Newly reported official estimates from the actuaries at the Centers for Medicare and Medicaid Services (CMS) show nationwide health spending rose just 3.8 percent in 2009 and 3.9 percent in 2010 — the slowest rates of growth in five decades. The average rate of annual spending growth from 1997 to 2008 was 6.9 percent.
Naturally, speculation has started — as in this story from this past Saturday’s New York Times — over what might have caused this slowdown and whether it will continue.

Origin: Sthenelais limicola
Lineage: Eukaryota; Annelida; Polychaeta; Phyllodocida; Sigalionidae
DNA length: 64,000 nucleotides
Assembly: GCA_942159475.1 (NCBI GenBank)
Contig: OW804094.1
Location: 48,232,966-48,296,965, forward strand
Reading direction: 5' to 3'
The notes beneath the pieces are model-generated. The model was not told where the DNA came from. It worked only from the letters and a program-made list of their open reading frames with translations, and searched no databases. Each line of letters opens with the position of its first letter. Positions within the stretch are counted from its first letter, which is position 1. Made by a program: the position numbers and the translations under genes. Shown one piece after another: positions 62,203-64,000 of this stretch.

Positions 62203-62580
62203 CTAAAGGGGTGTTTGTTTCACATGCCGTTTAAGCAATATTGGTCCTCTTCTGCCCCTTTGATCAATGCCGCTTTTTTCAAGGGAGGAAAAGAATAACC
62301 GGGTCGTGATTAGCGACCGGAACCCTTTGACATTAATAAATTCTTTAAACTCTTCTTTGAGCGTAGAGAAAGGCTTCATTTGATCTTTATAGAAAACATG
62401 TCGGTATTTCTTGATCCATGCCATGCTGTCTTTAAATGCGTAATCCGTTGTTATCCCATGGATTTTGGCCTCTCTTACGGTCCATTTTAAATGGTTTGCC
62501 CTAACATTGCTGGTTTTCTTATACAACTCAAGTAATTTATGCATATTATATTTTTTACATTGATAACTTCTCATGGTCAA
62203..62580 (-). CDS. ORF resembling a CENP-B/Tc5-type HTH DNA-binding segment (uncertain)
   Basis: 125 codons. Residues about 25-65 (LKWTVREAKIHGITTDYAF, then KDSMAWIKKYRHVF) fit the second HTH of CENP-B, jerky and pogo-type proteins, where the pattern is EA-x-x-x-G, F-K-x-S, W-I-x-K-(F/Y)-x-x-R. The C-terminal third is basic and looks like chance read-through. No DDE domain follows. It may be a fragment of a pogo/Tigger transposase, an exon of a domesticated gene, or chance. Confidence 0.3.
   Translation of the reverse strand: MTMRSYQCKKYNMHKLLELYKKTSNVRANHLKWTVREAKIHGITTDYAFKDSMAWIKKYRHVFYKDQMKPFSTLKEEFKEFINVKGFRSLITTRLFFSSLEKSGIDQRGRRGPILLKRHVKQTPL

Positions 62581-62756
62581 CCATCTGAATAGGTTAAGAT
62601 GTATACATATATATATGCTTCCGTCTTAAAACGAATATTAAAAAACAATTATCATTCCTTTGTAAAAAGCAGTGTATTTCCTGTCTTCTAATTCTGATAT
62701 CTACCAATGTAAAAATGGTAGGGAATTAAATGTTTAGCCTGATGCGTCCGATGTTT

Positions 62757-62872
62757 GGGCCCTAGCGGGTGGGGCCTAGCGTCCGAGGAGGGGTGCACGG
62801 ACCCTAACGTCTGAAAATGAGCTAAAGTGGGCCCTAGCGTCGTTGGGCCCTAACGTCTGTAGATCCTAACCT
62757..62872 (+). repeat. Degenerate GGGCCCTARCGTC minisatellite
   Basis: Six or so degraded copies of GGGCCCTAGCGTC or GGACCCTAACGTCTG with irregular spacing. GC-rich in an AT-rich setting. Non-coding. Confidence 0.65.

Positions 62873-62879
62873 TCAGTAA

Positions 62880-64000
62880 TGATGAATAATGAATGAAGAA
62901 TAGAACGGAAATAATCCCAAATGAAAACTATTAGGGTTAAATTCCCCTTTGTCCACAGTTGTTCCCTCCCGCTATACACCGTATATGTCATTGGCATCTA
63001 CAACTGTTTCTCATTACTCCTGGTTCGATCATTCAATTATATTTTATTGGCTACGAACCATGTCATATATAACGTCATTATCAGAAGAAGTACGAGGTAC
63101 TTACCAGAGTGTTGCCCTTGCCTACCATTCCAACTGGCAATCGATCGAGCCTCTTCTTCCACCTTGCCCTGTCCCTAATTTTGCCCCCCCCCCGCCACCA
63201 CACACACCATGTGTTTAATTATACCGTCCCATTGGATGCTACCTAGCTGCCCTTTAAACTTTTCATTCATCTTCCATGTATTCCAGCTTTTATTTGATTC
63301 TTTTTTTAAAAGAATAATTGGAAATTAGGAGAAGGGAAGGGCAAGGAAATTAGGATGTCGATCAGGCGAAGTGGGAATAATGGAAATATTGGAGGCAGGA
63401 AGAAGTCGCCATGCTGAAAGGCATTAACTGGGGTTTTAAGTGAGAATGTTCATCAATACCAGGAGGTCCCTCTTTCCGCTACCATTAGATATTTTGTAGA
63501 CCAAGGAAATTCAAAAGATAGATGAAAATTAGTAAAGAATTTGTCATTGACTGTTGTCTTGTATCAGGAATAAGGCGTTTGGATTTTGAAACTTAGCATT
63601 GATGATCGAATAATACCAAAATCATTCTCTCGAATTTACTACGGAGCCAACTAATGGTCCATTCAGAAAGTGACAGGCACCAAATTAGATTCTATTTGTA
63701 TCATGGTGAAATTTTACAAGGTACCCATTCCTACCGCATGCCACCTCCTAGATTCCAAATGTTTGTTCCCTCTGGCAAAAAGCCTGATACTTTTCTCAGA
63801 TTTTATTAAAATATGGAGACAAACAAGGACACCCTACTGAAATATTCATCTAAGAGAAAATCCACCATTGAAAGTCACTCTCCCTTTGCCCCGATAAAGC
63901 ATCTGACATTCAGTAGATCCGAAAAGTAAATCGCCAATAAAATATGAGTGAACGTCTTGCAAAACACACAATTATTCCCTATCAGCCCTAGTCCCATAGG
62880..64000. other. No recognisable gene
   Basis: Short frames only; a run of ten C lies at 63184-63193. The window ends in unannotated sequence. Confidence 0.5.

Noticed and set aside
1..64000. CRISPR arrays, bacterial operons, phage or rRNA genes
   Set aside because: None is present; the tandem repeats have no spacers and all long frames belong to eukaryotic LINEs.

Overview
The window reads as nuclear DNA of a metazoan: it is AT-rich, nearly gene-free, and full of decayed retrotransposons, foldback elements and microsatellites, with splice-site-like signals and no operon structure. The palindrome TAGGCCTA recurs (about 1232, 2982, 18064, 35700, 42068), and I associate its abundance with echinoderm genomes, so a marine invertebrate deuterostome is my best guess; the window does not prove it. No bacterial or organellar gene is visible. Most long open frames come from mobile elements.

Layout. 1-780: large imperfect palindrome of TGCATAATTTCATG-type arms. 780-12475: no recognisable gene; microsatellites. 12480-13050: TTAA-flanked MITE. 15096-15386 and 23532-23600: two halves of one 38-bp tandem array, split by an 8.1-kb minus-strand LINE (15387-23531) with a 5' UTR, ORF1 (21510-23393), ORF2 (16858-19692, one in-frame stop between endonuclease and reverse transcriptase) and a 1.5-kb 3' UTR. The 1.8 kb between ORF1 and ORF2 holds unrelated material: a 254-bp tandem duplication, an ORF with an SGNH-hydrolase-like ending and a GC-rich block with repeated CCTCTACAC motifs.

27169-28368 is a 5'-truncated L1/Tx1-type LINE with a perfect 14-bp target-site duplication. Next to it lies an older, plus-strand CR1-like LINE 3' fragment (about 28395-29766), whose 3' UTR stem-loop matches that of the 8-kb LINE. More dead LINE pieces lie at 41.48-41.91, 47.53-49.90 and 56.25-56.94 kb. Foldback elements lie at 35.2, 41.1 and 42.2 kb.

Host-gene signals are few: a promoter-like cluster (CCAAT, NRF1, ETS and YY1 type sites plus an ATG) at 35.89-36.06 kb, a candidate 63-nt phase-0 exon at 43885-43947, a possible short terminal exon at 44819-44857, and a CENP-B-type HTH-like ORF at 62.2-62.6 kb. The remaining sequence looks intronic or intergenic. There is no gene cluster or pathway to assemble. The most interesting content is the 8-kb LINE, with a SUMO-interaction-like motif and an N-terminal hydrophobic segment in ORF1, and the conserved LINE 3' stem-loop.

There’s general agreement that the primary explanation is the deep recession. Whenever the economy slows and unemployment rises, incomes are constrained, so utilization of health services moderates, much as demand for other goods and services drops. The 2008–2009 recession was especially acute, so it’s not a surprise that the slowdown in health-spending inflation was pronounced as well.